Five years ago March 11, a magnitude-9.0 off the coast of northern Japan unleashed a massive tsunami, a disaster that lives on in many ways and will continue to do so for decades to come. More than 19,000 people were killed, entire villages were laid to waste and power to a nuclear plant was cut off, triggering multiple meltdowns in the world’s second-worst nuclear disaster.
The Associated Press plans the following stories in connection with the anniversary of the disaster:
TUESDAY, MARCH 8:
NAMIE, Japan — Masafumi Yoshizawa has been raising 330 cows at his ranch in the no-go zone just outside the crippled Fukushima nuclear plant, defying a government order to kill them. The prized black “wagyu” beef can never be eaten, but Yoshizawa keeps the cows as living proof of the disaster and the unwanted truths the government may be hiding. By Mari Yamaguchi, 550 words. With AP photos by Shizuo Kambayashi.
TOKYO — Nine AP journalists who fanned out across the region after Japan’s earthquake, tsunami and nuclear crisis recall otherworldly scenes that haunt to this day. 1,700 words, photos.
TOKYO — A senior official who was in charge of the contaminated water talks to the AP about his battle against imminent massive leaks just months after the meltdown, as well as the current status and challenges, including a “frozen wall” and other steps to control the water. By Mari Yamaguchi, 500 words.
JAPAN-FUKUSHIMA DAI-ICHI NUCLEAR POWER PLANT
A look at the state of decommissioning at the Fukushima nuclear plant crippled by the 2011 tsunami and quake. Workers are struggling with an ever-increasing volume of contaminated water, as plant operator TEPCO’s measures to treat it haven’t worked as anticipated. Decommissioning is expected to take decades.
WEDNESDAY, MARCH 9
TOKYO, Japan — They feel like refugees, although they live in one of the world’s richest and most peaceful nations. Five years ago, these former residents of Fukushima fled their homes as a nearby nuclear plant melted down. Although the government has started to open up previously off-limits areas, most “nuclear refugees” don’t believe it is safe to go back. Now a new fear looms: a cut-off of government housing aid. By Yuri Kageyama, 1,300 words.
JAPAN-TSUNAMI-THEN AND NOW-PHOTO ESSAY
AP photographer Eugene Hoshiko travels to five towns hard hit by the tsunami to capture how much has changed five years later.
JAPAN-FUKUSHIMA-BY THE NUMBERS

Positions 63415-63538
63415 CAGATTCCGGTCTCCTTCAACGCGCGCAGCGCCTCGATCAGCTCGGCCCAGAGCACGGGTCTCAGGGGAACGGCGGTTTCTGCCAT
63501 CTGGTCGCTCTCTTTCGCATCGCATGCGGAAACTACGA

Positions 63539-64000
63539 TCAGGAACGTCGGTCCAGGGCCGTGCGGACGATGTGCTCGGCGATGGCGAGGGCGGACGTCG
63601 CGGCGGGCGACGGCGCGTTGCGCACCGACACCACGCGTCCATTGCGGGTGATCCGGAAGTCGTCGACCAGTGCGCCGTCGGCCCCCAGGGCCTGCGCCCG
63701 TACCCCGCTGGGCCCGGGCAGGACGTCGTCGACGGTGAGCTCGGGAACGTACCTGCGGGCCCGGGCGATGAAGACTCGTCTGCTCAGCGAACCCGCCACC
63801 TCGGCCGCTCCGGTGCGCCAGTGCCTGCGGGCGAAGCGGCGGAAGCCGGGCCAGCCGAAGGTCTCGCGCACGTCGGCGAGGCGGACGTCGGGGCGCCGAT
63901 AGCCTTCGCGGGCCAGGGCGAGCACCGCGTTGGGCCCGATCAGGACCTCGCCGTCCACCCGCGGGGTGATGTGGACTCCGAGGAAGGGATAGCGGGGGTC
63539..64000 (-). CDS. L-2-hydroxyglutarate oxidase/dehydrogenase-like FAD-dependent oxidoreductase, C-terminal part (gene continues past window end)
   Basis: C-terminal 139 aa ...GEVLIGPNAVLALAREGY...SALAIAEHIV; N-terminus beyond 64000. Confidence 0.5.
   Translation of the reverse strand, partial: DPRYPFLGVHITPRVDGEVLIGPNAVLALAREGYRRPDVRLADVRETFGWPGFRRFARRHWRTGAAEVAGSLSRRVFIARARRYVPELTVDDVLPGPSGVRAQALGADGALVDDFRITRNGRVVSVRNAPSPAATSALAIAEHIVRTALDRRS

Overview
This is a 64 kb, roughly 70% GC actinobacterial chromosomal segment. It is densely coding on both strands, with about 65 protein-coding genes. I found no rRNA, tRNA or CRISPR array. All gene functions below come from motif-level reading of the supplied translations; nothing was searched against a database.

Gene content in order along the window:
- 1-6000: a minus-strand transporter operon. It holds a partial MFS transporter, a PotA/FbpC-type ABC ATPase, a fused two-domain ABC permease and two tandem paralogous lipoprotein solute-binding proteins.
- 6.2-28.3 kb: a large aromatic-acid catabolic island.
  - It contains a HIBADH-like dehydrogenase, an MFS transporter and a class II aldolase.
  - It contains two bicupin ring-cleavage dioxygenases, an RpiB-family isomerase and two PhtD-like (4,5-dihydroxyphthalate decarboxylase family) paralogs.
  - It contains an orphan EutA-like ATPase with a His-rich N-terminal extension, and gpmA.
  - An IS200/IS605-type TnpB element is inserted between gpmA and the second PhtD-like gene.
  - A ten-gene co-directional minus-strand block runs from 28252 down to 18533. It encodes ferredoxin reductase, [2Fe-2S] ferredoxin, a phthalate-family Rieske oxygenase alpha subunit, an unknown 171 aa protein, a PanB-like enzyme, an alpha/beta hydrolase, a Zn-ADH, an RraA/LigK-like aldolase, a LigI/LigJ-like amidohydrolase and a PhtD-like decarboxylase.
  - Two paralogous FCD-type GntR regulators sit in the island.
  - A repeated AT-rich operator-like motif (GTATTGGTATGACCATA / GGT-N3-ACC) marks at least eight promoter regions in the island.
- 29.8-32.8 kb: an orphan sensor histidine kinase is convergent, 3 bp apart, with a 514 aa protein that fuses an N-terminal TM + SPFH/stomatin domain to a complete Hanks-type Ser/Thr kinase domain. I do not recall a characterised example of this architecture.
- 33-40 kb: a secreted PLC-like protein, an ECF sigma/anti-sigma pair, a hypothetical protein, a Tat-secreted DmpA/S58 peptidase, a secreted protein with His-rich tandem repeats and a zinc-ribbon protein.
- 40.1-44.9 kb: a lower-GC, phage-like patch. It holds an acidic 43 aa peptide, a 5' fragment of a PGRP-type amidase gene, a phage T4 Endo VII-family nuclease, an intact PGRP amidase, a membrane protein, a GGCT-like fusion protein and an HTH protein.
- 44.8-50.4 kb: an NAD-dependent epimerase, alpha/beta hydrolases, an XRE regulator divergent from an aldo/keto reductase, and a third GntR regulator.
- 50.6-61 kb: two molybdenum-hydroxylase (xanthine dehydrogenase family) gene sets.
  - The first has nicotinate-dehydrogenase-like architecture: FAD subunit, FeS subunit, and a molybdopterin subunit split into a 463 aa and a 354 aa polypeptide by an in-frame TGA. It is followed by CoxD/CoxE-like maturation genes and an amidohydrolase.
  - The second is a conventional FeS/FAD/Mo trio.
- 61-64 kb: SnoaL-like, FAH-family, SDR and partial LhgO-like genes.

TOKYO — A brief, by-the-numbers look at the state of decommissioning and decontamination.
TOMIOKA, Japan — Residents may never return to the area near the crippled Fukushima nuclear plant, leaving the area a no-man’s land. Tomioka town decided last year to host a disposal site for highly radioactive waste. The town is nonetheless also hoping to bring back evacuated residents. Tomioka’s case reflects a common dilemma: While officials prepare to lift evacuation orders and rebuild infrastructure, many evacuees are anxious about returning.
THURSDAY, MARCH 10
MINAMI-SOMA, Japan — It is a job for the desperate. Some 7,000 day laborers are cleaning up this irradiated town just north of the Fukushima nuclear plant, wiping roof tiles and removing soil and plants in a seemingly never-ending battle against winds that bring fresh contamination. When they die, their remains sometimes go unclaimed. Their work is hazardous, and costly, and some wonder whether it is worth it for a place that people may never want to move back to. By Mari Yamaguchi, about 1,000 words. With AP photos by Shizuo Kambayashi.
RIKUZENTAKATA, Japan — For the first time in three years, Japan’s Coast Guard resumes underwater searches in the coastal town of Rikuzentakata, where more than 200 remain missing from the 2011 tsunami. Across the region, reconstruction efforts wrestle with depopulation and worker shortages.
FRIDAY, MARCH 11
RIKUZENTAKATA, Japan — Five years after the destructive magnitude 9.0 earthquake and tsunami, survivors and residents in Rikuzentakata hold memorial ceremonies for the more than 19,000 dead or missing. In Tokyo, Emperor Akihito and Prime Minister Shinzo Abe are expected to deliver remarks at a national ceremony. By Emily Wang. Length TBD, photos, video.
JAPAN-TSUNAMI-BY THE NUMBERS
TOKYO — A look at the tsunami and the recovery five years later through key statistics.
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